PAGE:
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… that lower interest rates were possible all along!

India’s embattled microfinance industry has agreed to cap interest rates on its loans in southern Andhra Pradesh state at 24 per cent, as it seeks to counter an intense political backlash against the sector. …

Previously, the industry insisted its high interest rates were needed to cover the cost of outreach to so many small borrowers. However, it has decided to cap the rates in a bid to reduce antagonism from Indian policymakers, who are increasingly uncomfortable with the large profits and personal fortunes being amassed in an industry ostensibly dedicated to alleviating poverty. (ft.com)

And in The Hindu:

“We’ve made several concessions because we’re under duress and not because we want to. It is against our model, but we want the sector to survive. Mr Gopalan completely understands our situation, but he has not let us off the hook,” said Mr Vijay Mahajan, President, MFIN.

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As India celebrates Diwali this week, the debate about how to deal with microfinance has calmed a bit. But since I wrote up my analysis of the root causes Andhra Pradesh showdown (part 1, part 2), the news has taken few further twists. Here’s an update:

  • Vijay Mahajan, Chairman of BASIX and speaker for the MFIN industry organisation, stated on TV: “Alot of the reasons for invoking the ordinance were the creation of the microfinance sector itself. There has been a certain degree of wrongdoing by our sector. And as the president [of MFIN] I am the first one to accept it, I want to do it on record.”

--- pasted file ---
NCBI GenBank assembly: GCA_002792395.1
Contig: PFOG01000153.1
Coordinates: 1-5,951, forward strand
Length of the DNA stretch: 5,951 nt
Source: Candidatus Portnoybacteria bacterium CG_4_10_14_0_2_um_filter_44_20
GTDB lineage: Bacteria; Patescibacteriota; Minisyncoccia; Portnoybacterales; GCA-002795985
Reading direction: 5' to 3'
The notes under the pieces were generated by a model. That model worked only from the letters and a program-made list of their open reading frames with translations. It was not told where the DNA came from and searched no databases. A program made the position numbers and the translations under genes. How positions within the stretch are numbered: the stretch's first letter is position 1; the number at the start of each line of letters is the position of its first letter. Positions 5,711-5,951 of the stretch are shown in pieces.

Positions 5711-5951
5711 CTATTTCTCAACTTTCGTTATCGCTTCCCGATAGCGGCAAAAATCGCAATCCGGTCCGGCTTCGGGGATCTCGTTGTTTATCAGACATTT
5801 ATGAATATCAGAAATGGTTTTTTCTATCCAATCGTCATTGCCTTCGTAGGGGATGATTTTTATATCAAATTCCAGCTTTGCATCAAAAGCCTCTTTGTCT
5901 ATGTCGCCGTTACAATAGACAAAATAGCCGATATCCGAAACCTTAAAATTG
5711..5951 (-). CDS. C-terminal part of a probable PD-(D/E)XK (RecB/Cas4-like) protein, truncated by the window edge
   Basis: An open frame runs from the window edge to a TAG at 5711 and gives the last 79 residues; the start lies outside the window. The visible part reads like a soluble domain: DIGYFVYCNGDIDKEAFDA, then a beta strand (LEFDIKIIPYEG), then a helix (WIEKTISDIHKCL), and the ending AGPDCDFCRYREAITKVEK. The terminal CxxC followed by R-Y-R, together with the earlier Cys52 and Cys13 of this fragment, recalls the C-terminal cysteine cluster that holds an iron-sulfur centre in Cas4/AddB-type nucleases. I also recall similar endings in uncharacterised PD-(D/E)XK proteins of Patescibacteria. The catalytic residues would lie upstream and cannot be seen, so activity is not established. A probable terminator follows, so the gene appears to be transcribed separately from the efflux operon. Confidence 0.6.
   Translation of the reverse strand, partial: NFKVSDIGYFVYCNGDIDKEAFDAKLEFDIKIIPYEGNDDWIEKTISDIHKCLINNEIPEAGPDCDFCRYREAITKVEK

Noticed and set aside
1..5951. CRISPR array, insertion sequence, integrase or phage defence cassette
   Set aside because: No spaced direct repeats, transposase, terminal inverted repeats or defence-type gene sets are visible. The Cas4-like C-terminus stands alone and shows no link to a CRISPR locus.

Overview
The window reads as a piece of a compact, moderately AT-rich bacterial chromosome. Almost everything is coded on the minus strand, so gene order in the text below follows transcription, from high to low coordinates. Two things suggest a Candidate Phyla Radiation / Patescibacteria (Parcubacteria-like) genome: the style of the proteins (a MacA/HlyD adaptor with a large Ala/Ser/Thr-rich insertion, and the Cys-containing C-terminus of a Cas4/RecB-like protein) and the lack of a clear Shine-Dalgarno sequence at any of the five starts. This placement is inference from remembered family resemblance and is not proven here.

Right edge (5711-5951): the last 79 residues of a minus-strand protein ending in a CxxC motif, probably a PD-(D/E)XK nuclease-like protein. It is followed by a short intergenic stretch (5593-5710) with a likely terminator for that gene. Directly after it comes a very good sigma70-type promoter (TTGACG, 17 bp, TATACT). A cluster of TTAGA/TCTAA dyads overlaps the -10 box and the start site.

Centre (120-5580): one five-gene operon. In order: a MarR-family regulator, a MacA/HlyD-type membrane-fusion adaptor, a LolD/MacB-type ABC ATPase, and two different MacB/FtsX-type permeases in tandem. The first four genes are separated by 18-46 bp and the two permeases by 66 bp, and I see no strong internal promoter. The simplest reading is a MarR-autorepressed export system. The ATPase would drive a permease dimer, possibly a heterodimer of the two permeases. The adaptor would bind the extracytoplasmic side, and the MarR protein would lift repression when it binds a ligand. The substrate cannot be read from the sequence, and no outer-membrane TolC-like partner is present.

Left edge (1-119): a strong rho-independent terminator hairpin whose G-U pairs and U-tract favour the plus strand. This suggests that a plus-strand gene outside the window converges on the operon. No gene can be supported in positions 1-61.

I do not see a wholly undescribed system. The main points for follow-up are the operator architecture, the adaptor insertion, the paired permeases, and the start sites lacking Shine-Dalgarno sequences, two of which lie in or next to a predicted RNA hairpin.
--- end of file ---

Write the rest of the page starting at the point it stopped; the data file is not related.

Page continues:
• The interest rate disclosure requirement under the new microfinance ordinance in AP has uncovered interest rates far higher than previously reported – up to 60.5 percent. I wish I was surprised; but MFIs usually neglect to factor compulsory savings, fees, etc., into their publicly quoted rates.
  • The AP government has published the complete list of complaints of malpractice and suicide launched against the MFIs – see it here.
  • A massive borrower database in AP will go on-line in January, in an effort to clear up the mess.

Meanwhile, India’s vibrant media and civil society have been grappling with the issue, as are some American media. The rest of this post is a digest of the most provocative, insightful and intelligent commentary I’ve seen on the subject.

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The Book

Governance across borders: transnational fields and transversal themes. Leonhard Dobusch, Philip Mader and Sigrid Quack (eds.), 2013, epubli publishers.
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